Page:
Considering the partial temporal overlap and the power difference of the two laser beams, the modulation depth is calculated to be about γ = 0.23 Γ′. As the two optical components are separated by a grating before coupling them into a single-mode fibre, it would be possible to manipulate both their relative intensity and time delay. From the data in Fig. 2, we have calculated the resultant peak modulation depth that could be achieved if the delay were optimised to be γ = 0.48Γ′. Hence a factor of two in modulation depth could be gained in principle. While this is not insignificant, we neglect this option of optimization in the following, and, for the sake of convenience, use the laser-pulse overlap and intensity ratio as given from the laser output.
3.4. Alignment of the THz beam
As stated above, we measured intensity profiles of the THz beam with a Golay cell to assist the beam alignment. In Fig. 3, three images of the optimized THz beam profile at various distances d (as marked by lines in Fig. 1, (a) 200 mm, (b) 280 mm, and (c) 360 mm) away from first cylindrical PE lens are shown. The PE lens is 30-mm high and 60-mm wide (the PPLN crystal is 50-mm long). From image (a) to (c) we can see that the THz beam is weakly divergent in the horizontal plane, and slightly focused by the PE lens in the vertical plane. There is a 50° angle between the THz beam axis and the side surface of the PPLN crystal. Referring to the THz beam width shown in Fig. 3 (a), we can estimate that the beam width on the cylindrical lens is smaller than the dimension of the lens, which ensures that all of the THz radiation is collected. Furthermore, since the Golay cell has a circular window with a diameter of 6 mm, which represents the effective aperture in the measurements, the actual beam width is somewhat smaller than shown here. As also can be seen in the images, the beam intensity is rather inhomogeneous. The lower intensity at the left side in all three images is due to a loose contact between the outermost Si prism and the side surface of the PPLN crystal. Measurements of the focal profile at the intermediate focus (which serves as the position for the optical chopper) were also performed in order to optimize the alignment of the first paraboloidal mirror. This procedure was decisive in achieving the subsequent focal beam quality at the EO crystal.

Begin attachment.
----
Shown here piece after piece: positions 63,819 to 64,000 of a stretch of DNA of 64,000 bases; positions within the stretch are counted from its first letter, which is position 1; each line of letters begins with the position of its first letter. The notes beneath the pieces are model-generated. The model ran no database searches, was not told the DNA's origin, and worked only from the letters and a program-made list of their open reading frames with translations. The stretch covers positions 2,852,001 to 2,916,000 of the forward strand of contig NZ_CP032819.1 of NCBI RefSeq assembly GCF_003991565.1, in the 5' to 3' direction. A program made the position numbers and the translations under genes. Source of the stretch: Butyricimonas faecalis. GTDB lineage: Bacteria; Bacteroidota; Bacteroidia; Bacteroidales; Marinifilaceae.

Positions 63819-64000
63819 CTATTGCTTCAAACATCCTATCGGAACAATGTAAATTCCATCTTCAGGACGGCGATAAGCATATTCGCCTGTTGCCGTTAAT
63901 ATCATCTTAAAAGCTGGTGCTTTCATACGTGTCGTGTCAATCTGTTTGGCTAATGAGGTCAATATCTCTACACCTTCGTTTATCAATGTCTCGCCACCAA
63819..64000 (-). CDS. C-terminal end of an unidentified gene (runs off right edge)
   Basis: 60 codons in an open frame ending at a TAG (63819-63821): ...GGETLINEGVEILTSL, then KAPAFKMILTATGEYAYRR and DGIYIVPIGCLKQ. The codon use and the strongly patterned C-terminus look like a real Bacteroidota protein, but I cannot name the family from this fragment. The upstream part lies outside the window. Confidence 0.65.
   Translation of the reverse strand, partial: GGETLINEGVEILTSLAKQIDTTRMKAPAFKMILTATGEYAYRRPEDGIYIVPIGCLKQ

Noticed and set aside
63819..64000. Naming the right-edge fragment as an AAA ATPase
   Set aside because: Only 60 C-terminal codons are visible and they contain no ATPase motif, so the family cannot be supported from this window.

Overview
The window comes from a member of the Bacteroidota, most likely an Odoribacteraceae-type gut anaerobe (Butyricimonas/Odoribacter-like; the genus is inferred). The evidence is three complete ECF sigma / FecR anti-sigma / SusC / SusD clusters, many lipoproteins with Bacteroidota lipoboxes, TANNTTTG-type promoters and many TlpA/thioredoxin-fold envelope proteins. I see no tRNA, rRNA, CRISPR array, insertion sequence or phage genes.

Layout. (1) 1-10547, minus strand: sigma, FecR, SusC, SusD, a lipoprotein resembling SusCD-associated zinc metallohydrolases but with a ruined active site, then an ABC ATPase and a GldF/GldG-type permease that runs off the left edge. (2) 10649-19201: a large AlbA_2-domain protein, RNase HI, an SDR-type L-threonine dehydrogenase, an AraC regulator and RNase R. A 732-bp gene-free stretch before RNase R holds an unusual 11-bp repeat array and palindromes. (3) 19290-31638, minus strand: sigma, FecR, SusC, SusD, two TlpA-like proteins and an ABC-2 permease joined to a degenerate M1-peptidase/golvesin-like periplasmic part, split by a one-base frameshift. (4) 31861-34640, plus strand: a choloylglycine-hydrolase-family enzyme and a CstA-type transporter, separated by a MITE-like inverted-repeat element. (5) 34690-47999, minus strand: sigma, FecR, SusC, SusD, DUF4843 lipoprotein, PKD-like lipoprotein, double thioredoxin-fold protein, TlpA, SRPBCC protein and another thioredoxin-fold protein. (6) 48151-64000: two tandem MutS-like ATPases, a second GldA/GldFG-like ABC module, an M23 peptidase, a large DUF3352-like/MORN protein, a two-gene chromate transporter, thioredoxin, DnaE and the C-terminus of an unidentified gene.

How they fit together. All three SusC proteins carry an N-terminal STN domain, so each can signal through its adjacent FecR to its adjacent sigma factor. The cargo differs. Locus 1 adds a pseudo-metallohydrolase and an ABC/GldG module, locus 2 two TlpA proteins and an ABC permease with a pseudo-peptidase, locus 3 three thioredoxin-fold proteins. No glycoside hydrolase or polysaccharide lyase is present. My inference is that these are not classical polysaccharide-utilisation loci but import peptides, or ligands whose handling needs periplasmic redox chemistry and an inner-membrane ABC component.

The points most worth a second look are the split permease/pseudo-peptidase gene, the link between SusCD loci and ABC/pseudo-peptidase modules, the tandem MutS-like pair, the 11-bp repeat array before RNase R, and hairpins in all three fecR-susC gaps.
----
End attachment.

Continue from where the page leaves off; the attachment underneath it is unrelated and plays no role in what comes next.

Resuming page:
4. EO detection of THz radiation